However, as it turned out, audiences didn't wish to hear that from Capra, not when The Best Years of Our Lives was released the week before this and quickly became one of 1946's major blockbusters, detailing hope for the future among the returning troops and their families; George Bailiey never even fought in battle, he stayed at home thanks to deafness in one ear. But his brother Harry (Todd Karns) was a war hero, saving an entire ship, and he wouldn't have been around if George hadn't saved him from the frozen lake accident that cost him half his hearing, and there lay the crux of Capra's film, which stated that no matter how insignificant you think you are, we are all in this together and each play a part. Which is all very well if you are a decent chap like George (in one of the great Hollywood casts, Stewart was quite brilliant), but not so beneficial if you are, say, a certain millionaire called Potter (Lionel Barrymore).

Potter was the film's villain, and he is frightening for how persuasive he can be. It is he who wants to close down the Savings and Loan company set up by George's late father, and he is the reason our hero cannot leave, since if he were to go Potter would be able to take over the whole county and run it into the ground for the sake of increasing his already substantial fortune. At every turn when Bailey tries to leave, to get somewhere in the world, there is his nemesis Potter, dragging him back, which might have been another reason It's a Wonderful Life didn't catch on with the public at first: it's one of the most miserable films ever made. It's not simply sad, it's desperate, it's tragic, as we watch one kind man slowly driven to suicide - at Christmas, too! Nowadays it is well known Capra had a happy ending for George, but that tends to downplay just how effective this is at punishing its protagonist.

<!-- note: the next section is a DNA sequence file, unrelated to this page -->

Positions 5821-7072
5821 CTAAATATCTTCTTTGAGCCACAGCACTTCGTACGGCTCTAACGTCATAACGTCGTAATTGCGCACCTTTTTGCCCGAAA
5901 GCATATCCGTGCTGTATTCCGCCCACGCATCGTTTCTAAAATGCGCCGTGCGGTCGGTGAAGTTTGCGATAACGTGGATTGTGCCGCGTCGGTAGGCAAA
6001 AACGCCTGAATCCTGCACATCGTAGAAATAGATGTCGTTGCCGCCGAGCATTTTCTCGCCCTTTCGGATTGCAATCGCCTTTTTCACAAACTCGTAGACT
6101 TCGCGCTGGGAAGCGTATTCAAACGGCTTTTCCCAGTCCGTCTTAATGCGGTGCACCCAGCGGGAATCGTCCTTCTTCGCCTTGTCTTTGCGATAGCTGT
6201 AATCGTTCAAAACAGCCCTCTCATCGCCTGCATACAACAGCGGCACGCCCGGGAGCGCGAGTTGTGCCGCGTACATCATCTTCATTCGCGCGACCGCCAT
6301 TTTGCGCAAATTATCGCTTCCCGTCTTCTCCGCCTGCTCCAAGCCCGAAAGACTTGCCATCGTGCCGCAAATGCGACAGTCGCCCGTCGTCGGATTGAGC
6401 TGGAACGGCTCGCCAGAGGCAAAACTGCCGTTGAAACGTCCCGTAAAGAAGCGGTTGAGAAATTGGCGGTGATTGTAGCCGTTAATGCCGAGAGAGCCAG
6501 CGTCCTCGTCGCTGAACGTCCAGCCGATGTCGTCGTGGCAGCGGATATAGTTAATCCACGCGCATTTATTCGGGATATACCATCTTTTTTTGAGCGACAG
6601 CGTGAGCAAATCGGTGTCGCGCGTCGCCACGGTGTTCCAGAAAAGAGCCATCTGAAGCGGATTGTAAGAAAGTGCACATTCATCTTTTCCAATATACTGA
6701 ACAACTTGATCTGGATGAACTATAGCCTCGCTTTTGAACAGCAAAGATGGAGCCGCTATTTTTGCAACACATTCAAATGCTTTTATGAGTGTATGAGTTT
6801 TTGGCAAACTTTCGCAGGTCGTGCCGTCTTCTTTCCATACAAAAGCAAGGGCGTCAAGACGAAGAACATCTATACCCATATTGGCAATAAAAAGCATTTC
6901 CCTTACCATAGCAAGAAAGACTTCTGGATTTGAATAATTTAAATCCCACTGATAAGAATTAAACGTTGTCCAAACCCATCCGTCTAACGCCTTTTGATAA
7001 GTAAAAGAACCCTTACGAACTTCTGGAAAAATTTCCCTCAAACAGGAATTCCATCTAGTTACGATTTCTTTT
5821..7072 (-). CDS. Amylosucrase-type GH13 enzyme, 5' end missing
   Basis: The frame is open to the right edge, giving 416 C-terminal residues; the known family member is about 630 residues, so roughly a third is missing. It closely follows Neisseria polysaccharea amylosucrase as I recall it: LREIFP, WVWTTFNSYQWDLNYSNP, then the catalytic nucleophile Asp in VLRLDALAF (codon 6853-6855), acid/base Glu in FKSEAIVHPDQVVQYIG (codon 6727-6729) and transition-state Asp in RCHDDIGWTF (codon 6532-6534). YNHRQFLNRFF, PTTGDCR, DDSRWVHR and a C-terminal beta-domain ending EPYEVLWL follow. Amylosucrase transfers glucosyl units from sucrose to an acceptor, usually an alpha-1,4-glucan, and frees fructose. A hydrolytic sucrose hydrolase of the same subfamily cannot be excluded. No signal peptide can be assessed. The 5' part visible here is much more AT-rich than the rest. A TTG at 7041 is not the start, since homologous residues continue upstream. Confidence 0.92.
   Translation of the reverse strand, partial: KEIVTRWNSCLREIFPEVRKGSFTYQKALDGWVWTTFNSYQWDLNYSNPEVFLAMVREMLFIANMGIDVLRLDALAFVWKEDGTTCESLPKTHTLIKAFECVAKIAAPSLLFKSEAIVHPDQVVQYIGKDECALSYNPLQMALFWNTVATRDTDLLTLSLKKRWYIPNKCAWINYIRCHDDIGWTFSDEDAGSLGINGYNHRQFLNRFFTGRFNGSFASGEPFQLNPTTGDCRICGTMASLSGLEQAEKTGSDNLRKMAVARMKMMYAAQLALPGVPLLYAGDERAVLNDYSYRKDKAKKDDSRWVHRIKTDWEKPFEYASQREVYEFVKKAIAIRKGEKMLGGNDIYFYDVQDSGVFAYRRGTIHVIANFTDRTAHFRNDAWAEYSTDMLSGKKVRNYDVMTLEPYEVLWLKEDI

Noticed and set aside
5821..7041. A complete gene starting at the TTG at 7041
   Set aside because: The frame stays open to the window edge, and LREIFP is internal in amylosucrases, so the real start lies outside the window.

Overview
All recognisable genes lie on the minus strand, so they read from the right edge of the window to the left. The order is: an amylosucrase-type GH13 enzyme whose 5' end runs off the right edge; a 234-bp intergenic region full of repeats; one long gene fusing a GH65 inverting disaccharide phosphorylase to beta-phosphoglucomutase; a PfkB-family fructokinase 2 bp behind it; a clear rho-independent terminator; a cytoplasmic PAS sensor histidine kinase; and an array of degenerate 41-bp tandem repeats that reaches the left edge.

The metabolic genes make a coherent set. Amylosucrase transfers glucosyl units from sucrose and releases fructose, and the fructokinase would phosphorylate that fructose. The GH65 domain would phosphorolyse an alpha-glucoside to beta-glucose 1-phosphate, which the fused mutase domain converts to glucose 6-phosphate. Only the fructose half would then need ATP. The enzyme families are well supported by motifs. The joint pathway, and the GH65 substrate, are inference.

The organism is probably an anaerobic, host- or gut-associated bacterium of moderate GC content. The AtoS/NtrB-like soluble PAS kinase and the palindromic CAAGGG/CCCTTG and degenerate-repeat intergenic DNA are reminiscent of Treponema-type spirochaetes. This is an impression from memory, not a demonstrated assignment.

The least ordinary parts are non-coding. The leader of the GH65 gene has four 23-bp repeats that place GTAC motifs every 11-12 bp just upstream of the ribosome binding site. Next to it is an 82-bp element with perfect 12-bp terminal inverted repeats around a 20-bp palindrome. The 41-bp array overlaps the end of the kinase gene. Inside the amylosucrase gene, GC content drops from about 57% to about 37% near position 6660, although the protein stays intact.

And simply because he dares to dream. George wants to make the world a better place, nothing wrong with that, yet the entire story up until the last five minutes demonstrates what toll that can take, idealism not being enough. To be a success in this arena you must have the ruthlessness of a Potter, that willingness to treat people like dirt and tread on them accordingly for your own self-satisfaction. Potter isn't just a shrewd businessman, he actively relishes ruining lives, it's what gives him his power, and there's such a dark heart to his machinations and a society that allows him to get away with it - and possibly continue doing so after the tale of the movie ends - that it's only the overwhelming sweetness and generosity of that finale that offers a beacon of hope to Bedford Falls and its residents. We have seen how bad things will get if Potter gets his way.

The characters around George define him, just as he discovers he has defined them, none more so than his wife Mary (Donna Reed in her finest role) who has loved him since they were children and finally catches him in a curious scene which seems like it's going to be played for comedy, except George won't play ball until he admits he loves her, a confession that has to be practically torn out of him. Mary represents what was worth winning the war for, and brings out the best in her husband even as he tries to deny it, but he is propping up others such as his Uncle Billy (Thomas Mitchell) whose fuzzy-headedness with a bank payment proves George's undoing. These people are bundles of flaws and dreams, and too often the former outweighs the latter, which brings the film's most ingenious element: Clarence granting George's wish to never have been born. The consequences? Without one good man's precarious position, the whole house of cards tumbles and Bedford Falls becomes Hell. An unforgettable warning, moving but not as sentimental as its reputation. Music by Dimitri Tiomkin.
Reviewer: Graeme Clark

 

This review has been viewed 2411 time(s).

As a member you could Rate this film

 
Review Comments (1)


Untitled 1

Login
  Username:
 
  Password:
 
   
 
Forgotten your details? Enter email address in Username box and click Reminder. Your details will be emailed to you.
   

Latest Poll
Which star is the best at shouting?
Arnold Schwarzenegger
Brian Blessed
Tiffany Haddish
Steve Carell
Olivia Colman
Captain Caveman
Sylvester Stallone
Gerard Butler
Samuel L. Jackson
Bipasha Basu
   
 
   

Recent Visitors
Graeme Clark
Enoch Sneed
  Hannah Prosser
Andrew Pragasam
Darren Jones
  Butch Elliot
  Rachel Franke
Paul Smith
   

 

Last Updated: